A marked change from previous behaviour might point to issues with mental health. Changes in sleeping patterns such as suffering from insomnia, or excessive tiredness, and changes in eating habits – overeating or loss of appetite – are signs of depression. Depression could be the underlying cause of sudden variations in academic performance.
Issues with Attention:
Young people suffering from depression might have trouble concentrating and can have difficulty in making decisions. They can have issues with anxiety, feel hopeless or feel excessive and inappropriate guilt. Teens suffering from depression can be very sensitive to criticisms or failure.
Adolescents with depression might exhibit irresponsible behaviour like skipping school, being late or forgetting their responsibilities and obligations. They can also have rebellious behaviour or indulge in activities of self-harm. Teens might also showcase addictive behaviour and might get addicted to video games, internet, drugs or alcohol.
Preoccupation with Death:
Adolescent depression can result in a preoccupation with death and dying. Teens with depression have a bleak outlook on life. They might often talk about feeling hopeless and have negative thoughts.
Frequently indulging in fatalistic humour, talking about “not wanting to exist” or feeling that “I shouldn’t have been born at all” are warning signs that point towards the risk of suicide. Teen suicide is a serious issue and you should contact a mental health professional immediately!
When left unchecked, severe depression in teens can even lead to suicidal thoughts or teen suicide.
Teen suicide is a vital problem. Suicide is the third leading cause of death among youth worldwide. Suicide is an act of desperation and teen depression is often the root cause. Hence, it is vital that we recognise depression in our teens. Warning signs of suicide with teen depression include:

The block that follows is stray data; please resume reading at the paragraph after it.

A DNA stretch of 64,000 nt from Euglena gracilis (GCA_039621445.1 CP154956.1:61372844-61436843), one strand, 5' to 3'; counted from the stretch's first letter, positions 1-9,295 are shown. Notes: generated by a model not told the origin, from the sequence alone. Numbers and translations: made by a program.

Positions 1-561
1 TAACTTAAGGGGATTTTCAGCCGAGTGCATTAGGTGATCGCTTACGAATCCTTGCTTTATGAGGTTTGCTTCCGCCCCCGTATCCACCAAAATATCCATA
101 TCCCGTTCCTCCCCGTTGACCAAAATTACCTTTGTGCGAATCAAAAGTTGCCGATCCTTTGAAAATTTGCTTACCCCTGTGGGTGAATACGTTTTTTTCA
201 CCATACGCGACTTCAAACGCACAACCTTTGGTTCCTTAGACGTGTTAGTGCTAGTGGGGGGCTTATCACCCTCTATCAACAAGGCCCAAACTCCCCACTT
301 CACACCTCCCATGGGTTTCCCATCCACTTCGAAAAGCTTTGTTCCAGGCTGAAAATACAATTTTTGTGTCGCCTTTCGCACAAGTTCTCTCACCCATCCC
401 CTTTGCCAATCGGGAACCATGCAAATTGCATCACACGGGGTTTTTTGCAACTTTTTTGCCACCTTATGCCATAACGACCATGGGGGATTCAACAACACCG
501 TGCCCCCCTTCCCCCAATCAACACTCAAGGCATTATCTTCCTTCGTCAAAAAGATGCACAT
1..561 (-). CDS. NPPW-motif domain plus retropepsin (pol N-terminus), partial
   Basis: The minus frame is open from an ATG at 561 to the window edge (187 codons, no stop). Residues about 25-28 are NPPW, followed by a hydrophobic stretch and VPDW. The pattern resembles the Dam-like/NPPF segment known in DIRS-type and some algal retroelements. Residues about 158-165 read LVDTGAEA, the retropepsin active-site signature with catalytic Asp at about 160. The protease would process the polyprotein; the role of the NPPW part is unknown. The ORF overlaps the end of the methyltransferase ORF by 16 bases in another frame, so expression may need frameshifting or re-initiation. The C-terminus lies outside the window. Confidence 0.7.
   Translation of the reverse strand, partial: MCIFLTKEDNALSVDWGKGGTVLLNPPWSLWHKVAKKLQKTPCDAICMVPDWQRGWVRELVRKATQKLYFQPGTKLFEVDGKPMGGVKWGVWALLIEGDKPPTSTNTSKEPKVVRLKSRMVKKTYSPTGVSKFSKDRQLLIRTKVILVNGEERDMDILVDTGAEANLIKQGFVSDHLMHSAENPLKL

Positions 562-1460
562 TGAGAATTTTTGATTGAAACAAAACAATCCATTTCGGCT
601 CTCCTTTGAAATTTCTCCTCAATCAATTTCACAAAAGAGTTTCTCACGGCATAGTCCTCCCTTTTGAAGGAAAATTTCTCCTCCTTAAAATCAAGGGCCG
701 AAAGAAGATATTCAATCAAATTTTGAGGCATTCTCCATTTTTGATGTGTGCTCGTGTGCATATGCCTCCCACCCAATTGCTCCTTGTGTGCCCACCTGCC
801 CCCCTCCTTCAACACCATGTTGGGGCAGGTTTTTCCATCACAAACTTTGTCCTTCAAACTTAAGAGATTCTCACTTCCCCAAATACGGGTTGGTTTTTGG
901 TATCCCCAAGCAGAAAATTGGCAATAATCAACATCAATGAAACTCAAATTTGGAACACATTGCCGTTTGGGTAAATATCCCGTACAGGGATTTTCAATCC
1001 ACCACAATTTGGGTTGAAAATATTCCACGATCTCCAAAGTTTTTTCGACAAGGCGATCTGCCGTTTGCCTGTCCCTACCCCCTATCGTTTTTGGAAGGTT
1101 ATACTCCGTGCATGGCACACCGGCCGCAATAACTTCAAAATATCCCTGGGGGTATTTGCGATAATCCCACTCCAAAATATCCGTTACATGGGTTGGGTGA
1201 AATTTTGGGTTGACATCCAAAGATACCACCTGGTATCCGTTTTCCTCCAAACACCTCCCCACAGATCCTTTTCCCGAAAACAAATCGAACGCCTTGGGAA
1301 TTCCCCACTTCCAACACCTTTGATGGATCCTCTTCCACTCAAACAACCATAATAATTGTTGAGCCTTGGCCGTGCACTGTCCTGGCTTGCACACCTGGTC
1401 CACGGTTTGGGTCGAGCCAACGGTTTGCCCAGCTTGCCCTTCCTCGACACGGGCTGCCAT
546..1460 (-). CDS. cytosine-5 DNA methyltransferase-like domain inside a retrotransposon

→ substance abuse, using alcohol or drugs to feel better
→ extreme hopelessness and saying things like “Nothing will ever get better”, “I wish I didn’t exist” etc.
→ preparing for death, giving away favourite possessions, writing goodbye letters etc.
→ self-harm, joking about killing oneself or threatening to kill one's self
If your teen showcases any of these symptoms, get urgent help or call us at +91 97414 76476!
How to Help Someone with Depression:
Have Open Channels of Communication:
Invest time in your children and talk with them – about daily life, their interests, their worries. Doing chores together – such as cooking or washing the car – can also help establish rapport.
Be non-judgmental and listen to your children with an open heart. Take their concerns seriously (no matter how trivial it may seem to you) and be kind. This can help you assess your teen's mental state and figure out if they suffer from depression.
Ensure a Healthy Lifestyle:
Ensure that your adolescents get adequate nutrition, exercise and sleep. Lead by example instead of advising them. Exercising regularly, meditating, and journaling can significantly improve your mental wellbeing.
Get Professional Help:
Most parents wouldn’t hesitate in visiting a doctor if their teen has a hormone imbalance. However, when it comes to depression, which is also a chemical imbalance in your brain, people hesitate to seek professional help in treating depression.
Teen depression isn't a weakness or something that can be overcome with willpower. It is a medical condition that requires treatment. For most teens, depression symptoms ease with treatment such as therapy, psychological counselling and medication.
You can always call us at +91 9741476476 or visit our website for more information!